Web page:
Posted by Ben Lees, Associate
3 things you need to know about the UK cosmetic surgery industry
Is the cosmetic industry as safe as you are led to believe? Ben Lees explores the findings of the report published by the Nuffield Council of Bioethics, and what you need to know about the UK cosmetic surgery industry…
“We’ve got, largely, an unregulated industry that’s exploiting people including children, by promoting often untested and unproven products and procedures. We need better regulation of the quality and safety of these procedures, the people who carry them out, and where they are carried out.” – Jeanette Edwards, Professor of Social Anthropology at the University of Manchester, who chaired the enquiry.
A recent report from the Nuffield Council of Bioethics, focusing on the ethical issues surrounding the cosmetic surgery industry, highlights the significant concerns that surround the market here in the UK.
How big is the UK cosmetic surgery market?
Due to the fragmented nature of the cosmetic surgery industry, limited reporting requirements and commercial confidentiality, accurate information on the size and value of the cosmetic surgery market in the UK is very difficult to find.
In 2009 it was estimated that there were about 1.2 million procedures per year in the UK, although it is likely that this number has risen significantly since then.
Under-18s are being put at risk
The report particularly highlights how the cosmetic surgery industry has boomed. With this in mind, a specific concern is the access that under-18s have to cosmetic procedures (both surgical and non-surgical). This access goes hand-in-hand with the rising levels of ‘body dissatisfaction’ observed amongst young people, significantly increasing the potential for harm.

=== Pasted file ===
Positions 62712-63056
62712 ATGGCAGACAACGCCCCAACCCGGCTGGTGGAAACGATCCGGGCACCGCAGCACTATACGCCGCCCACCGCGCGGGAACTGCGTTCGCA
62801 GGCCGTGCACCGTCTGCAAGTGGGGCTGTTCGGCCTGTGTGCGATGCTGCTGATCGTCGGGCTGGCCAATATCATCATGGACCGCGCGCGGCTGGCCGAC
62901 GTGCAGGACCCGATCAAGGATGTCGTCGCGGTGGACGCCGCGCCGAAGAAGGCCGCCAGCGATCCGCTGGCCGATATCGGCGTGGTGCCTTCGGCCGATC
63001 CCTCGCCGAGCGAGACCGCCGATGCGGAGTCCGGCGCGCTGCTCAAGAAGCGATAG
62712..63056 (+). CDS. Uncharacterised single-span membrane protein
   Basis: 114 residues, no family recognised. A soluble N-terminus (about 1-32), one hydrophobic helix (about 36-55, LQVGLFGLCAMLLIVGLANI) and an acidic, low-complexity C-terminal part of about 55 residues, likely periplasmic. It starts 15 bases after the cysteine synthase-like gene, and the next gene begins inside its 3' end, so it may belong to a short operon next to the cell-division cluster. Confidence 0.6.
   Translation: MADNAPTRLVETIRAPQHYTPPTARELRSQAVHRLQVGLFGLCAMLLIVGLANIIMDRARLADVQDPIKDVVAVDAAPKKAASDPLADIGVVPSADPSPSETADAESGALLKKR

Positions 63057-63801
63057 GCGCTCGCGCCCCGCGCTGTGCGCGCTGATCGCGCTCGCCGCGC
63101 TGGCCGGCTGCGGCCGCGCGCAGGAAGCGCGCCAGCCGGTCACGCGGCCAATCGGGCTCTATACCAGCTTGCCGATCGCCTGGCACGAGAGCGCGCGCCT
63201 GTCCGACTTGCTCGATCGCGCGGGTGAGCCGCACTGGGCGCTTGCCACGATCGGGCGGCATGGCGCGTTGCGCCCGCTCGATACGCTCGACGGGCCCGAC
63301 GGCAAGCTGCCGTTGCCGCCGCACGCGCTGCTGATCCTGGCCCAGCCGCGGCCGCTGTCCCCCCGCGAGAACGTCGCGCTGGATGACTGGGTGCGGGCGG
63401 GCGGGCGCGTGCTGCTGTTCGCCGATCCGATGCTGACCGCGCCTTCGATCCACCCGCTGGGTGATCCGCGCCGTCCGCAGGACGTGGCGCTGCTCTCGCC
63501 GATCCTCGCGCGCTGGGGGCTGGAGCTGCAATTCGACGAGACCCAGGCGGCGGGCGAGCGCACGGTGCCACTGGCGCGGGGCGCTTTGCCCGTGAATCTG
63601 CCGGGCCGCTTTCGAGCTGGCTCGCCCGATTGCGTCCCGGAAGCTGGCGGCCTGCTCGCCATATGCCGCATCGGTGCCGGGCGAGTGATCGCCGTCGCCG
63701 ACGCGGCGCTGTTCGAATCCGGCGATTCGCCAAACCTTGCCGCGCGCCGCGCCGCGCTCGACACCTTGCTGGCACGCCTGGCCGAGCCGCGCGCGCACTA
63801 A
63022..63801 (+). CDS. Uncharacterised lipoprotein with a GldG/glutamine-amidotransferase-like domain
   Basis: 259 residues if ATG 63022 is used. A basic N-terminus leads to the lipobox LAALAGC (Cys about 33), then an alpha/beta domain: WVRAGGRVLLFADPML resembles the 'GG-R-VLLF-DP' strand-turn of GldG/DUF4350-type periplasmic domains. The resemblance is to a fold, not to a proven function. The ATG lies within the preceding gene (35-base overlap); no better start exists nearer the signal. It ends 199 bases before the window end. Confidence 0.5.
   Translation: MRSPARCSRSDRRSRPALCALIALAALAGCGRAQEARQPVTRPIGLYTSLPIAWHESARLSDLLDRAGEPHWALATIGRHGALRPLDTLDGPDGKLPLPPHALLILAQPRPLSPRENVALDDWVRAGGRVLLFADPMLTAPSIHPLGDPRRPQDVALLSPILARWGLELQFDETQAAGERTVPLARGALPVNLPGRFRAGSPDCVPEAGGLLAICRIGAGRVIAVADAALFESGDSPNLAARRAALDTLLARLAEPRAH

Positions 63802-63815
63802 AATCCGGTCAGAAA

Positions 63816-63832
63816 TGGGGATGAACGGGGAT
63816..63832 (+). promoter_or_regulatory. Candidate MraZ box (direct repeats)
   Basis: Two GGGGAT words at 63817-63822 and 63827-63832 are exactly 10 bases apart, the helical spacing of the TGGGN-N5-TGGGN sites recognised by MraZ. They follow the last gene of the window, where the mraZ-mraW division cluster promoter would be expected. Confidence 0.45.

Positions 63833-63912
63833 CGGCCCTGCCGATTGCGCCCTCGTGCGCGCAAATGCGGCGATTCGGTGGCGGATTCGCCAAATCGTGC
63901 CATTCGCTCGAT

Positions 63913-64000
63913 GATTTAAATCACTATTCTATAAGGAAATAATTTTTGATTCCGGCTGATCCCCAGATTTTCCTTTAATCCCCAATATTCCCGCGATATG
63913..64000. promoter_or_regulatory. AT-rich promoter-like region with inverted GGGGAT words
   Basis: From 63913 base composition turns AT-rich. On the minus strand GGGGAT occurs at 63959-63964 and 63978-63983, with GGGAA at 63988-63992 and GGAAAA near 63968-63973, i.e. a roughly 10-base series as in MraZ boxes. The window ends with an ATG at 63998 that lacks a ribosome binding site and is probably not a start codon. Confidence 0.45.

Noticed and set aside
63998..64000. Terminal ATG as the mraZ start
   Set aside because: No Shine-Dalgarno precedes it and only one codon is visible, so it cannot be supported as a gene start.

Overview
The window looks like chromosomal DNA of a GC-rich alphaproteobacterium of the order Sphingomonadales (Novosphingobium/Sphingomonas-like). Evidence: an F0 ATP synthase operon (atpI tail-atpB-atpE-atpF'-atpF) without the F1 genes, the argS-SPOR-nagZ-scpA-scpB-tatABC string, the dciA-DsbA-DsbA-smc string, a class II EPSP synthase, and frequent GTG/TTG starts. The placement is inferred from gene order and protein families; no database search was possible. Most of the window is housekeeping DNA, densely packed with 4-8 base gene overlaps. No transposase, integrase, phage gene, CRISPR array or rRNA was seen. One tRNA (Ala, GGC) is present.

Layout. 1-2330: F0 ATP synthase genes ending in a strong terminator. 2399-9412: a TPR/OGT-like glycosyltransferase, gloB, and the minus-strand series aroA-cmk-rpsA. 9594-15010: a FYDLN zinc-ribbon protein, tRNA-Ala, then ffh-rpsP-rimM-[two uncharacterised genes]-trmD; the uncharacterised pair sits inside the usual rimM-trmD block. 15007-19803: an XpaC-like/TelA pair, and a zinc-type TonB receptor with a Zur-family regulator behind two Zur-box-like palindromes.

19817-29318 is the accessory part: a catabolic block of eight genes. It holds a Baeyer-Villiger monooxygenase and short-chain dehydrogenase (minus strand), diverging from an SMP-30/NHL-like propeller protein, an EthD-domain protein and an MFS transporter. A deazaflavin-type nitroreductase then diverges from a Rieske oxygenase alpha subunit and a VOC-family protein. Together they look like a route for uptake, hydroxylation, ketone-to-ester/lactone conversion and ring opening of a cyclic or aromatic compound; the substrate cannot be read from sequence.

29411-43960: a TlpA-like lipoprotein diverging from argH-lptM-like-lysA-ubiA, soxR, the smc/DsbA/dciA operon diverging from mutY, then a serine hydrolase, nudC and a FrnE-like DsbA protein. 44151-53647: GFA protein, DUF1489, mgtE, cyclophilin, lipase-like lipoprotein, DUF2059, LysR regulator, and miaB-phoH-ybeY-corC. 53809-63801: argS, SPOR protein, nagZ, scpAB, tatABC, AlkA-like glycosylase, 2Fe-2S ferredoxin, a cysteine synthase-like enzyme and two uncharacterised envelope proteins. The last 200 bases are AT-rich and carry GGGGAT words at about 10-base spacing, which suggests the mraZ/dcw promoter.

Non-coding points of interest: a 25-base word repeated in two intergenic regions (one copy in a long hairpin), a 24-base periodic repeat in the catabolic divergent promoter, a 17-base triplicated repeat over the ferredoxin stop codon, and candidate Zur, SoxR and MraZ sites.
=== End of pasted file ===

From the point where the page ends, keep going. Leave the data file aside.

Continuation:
It is also pointed out by the Council that there are legal age limits for procedures such as having tattoos or using sunbeds, yet under-18s are able to walk in off the street and have a cosmetic procedure. The report therefore calls for a ban on non-medical invasive procedures for patients under the age of 18, and for evidence of safety and effectiveness to be required for dermal fillers and implants.
There’s a distinct lack of regulation on non-invasive, though still risky, cosmetic procedures
There are few legal limits on who may provide cosmetic procedures. In particular, there are no controls on who may provide non-surgical procedures, or procedures in the mouth. Needless to say, the risk of injury from these procedures is just as significant as invasive surgery.
Furthermore, devices and equipment marketed for non-medical purposes, such as many dermal fillers and implants, have historically been excluded from regulation within the EU. Although from 2020 they will be included within the EU, it is unclear what impact Brexit will have on this.
There are of course many positive outcomes of cosmetic procedures. They can improve self-esteem and well-being, make you feel more attractive or less self-conscious, and you may receive positive comments from others. The report notes however, that long term data is unavailable, so we can’t know whether initial satisfaction is maintained over time.
As with any surgery, cosmetic procedures entail a degree of physical risk. Complications can arise as a result of products used in the procedure, through poor practice or from the inherent risks associated with the procedure such as infection or bleeding and adverse reactions to general anaesthesia. These can range from something minor to life-changing, and there are still too many stories of patients receiving botched cosmetic surgery from unlicensed and unregulated medical practitioners.
The Nuffield report concludes that further work is required to ensure more ethical practice is followed across the cosmetic surgery industry. In particular, it refers to the absence of high-quality data in many areas of cosmetic surgery, and the delays and failures of governments to respond to the reports that have been produced in previous years; many of which cited very similar concerns.
We hope that the report will ignite some long-overdue action, and that the cosmetic surgery industry will begin to operate in a more suitable and regulated manner.
If you have any questions about a cosmetic procedure then contact our team for free today
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